Conway Regional Will Explore 'Affiliation' with St. Vincent

by Lance Turner  on Thursday, May. 1, 2014 1:11 pm  

Conway Regional Health System's east entrance. (Photo by Conway Regional Health System)

The Conway Regional Health System Board of Directors said Thursday that it plans to enter into "exclusive strategic affiliation discussions" with St. Vincent Health System of Little Rock, an affiliate of Catholic Health Initiatives.

Conway Regional said in October that it was exploring "potential strategic affiliation options," including partnering with another health care provider or system. The move comes amid sweeping changes to the health care industry.

It also comes as Baptist Health System of Little Rock prepares to enter the fast-growing Conway market with a new, 100-bed hospital expected to open in 2016.

Arkansas Business reported last week that St. Vincent was among the health care organizations that Conway Regional was considering for an affiliation.

Peter Banko, St. Vincent's president and CEO, said the health system would be flexible about how a partnership with Conway Regional would work.

"We don’t expect patients to come to Little Rock," Banko said in our April 21 cover story.

Banko also said St. Vincent wouldn’t own, manage or lease property on Conway Regional’s property, and Conway Regional would continue to have its management team in place.

Conway Regional's news release said the health system expects "several months of further discussions and negotiations before a final agreement can be reached ..." It stressed that the deal would not be a sale or acquisiton.

"Both St. Vincent and Conway Regional will retain their autonomy, individual identities and separate corporate governance structures," Conway Regional said. "The affiliation is intended to be structured in a way that will bring value to both organizations and the communities they serve."

In his Arkansas Business interview, Banko said a deal between the two would cost savings and revenue growth for both systems.

A Common Vision

In its news release, Conway Regional said it reviewed partnership proposals from "numerous organizations" and determined that St. Vincent's proposal was "most aligned with the needs and vision of Conway Regional."

"Their proposal not only accounted for our desire to continue delivering compassionate care to our communities, but was also respectful of the important role we have as a community-based health system," Jim Lambert, Conway Regional's president and CEO, said. "Obviously there are many details to work out from this point, but we feel positive about the possibilities of harnessing our collective strength."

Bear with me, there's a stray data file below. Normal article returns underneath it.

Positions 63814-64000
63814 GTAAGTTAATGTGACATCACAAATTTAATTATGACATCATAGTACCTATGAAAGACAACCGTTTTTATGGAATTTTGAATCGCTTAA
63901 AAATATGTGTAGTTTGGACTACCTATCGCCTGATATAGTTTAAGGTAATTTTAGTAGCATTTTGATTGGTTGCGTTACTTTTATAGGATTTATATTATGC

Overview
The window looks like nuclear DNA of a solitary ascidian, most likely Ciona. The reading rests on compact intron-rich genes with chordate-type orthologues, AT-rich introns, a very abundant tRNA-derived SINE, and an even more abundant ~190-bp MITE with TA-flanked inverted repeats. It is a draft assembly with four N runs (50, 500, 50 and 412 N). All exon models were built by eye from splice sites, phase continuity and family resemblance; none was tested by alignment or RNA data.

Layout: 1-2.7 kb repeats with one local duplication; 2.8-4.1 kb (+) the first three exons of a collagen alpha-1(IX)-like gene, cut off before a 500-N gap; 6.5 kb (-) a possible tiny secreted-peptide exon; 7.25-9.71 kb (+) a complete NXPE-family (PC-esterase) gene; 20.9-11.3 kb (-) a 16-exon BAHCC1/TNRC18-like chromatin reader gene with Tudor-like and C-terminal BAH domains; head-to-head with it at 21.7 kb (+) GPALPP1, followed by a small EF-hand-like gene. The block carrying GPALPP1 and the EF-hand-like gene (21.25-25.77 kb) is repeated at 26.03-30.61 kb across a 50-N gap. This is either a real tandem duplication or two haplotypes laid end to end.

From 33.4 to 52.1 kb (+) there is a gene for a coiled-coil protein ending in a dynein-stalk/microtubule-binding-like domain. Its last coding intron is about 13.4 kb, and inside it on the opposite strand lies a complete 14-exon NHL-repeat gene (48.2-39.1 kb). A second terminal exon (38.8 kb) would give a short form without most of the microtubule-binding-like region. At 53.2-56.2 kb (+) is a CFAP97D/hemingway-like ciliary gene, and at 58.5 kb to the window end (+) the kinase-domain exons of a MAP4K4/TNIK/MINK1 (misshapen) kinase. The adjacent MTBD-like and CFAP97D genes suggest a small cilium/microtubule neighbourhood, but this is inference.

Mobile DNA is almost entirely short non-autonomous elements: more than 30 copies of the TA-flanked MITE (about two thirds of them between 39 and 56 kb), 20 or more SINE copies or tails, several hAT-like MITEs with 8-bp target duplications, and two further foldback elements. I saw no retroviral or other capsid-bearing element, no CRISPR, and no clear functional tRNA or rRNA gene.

Conway Regional is the latest health system to explore a possible affiliation. The University of Arkansas for Medical Sciences and St. Vincent Health System spent much of the last year pondering an agreement, which the two ultimately scuttled.

And in an unrelated deal, St. Vincent's parent, Catholic Health Initiatives, acquired Mercy Hot Springs hospital and physician clinic and put both under St. Vincent's control.

In October, Conway Regional cast the national trend toward hospital affiliations as a response to health care becoming "the target of federal and state regulations and funding cuts." It said the move is intended to ensure that its health system remains "well positioned in the future to provide health care services for Faulkner County and the north-central Arkansas area."   

Conway Regional operates a 154-bed acute care nonprofit medical center, an outpatient imaging center, an outpatient surgery center, Conway Regional Rehabilitation Hospital and several primary care clinics.

St. Vincent is the second-largest health system in Arkansas. Having completed its deal for Mercy Hot Springs on April 1, it now has four hospitals in the state, with other locations in Sherwood, Morrilton and Little Rock. It also has a rehabilitation hospital in Sherwood.

Baptist Health of Little Rock is the state’s largest health care organization. Once the Conway hospital opens, it will have 10 hospitals in Arkansas. In an interview with Arkansas Business in January, President and CEO Russell Harrington Jr. said Baptist is considering adding more primary care clinics and working with other hospitals in Arkansas to "enhance quality and reduce costs."

 

 

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